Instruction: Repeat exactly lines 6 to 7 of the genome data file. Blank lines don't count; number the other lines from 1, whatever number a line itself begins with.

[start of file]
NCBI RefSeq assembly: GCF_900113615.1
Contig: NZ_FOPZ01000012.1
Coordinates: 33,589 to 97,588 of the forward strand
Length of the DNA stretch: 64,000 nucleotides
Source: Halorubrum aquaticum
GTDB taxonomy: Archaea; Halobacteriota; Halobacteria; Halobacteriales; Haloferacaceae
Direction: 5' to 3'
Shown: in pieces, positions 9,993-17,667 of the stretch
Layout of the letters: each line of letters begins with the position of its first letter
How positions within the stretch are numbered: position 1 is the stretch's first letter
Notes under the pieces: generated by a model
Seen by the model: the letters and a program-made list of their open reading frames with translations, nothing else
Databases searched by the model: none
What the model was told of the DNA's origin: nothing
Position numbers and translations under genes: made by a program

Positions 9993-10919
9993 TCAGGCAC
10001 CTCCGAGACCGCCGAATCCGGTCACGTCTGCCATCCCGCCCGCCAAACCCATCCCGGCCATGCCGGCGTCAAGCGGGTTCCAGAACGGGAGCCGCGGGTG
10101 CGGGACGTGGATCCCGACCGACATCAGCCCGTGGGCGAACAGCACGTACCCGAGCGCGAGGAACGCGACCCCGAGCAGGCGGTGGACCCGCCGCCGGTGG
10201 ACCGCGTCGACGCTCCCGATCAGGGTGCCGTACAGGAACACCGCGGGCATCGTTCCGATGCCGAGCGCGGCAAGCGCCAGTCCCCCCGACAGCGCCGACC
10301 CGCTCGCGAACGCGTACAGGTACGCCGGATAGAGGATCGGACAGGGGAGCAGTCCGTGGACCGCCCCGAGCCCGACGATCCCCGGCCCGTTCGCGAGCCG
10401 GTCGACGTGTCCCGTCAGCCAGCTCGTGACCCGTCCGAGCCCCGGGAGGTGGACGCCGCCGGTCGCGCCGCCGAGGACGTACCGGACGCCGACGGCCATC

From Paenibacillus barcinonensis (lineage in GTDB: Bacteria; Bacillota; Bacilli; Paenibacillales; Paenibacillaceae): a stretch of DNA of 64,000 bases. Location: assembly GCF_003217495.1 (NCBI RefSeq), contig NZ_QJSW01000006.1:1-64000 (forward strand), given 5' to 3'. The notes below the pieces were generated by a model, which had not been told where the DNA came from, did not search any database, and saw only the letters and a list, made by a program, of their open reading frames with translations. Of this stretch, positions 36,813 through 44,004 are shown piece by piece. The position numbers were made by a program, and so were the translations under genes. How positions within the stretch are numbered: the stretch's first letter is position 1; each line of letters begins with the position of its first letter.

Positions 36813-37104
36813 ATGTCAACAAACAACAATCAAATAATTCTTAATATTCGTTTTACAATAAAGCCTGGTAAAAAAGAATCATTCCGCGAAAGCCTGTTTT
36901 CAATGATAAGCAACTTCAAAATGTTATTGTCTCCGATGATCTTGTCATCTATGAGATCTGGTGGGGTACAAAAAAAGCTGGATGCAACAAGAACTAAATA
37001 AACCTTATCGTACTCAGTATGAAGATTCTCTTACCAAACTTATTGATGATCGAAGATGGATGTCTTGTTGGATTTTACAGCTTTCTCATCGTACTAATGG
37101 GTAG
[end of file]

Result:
GTDB taxonomy: Archaea; Halobacteriota; Halobacteria; Halobacteriales; Haloferacaceae
Direction: 5' to 3'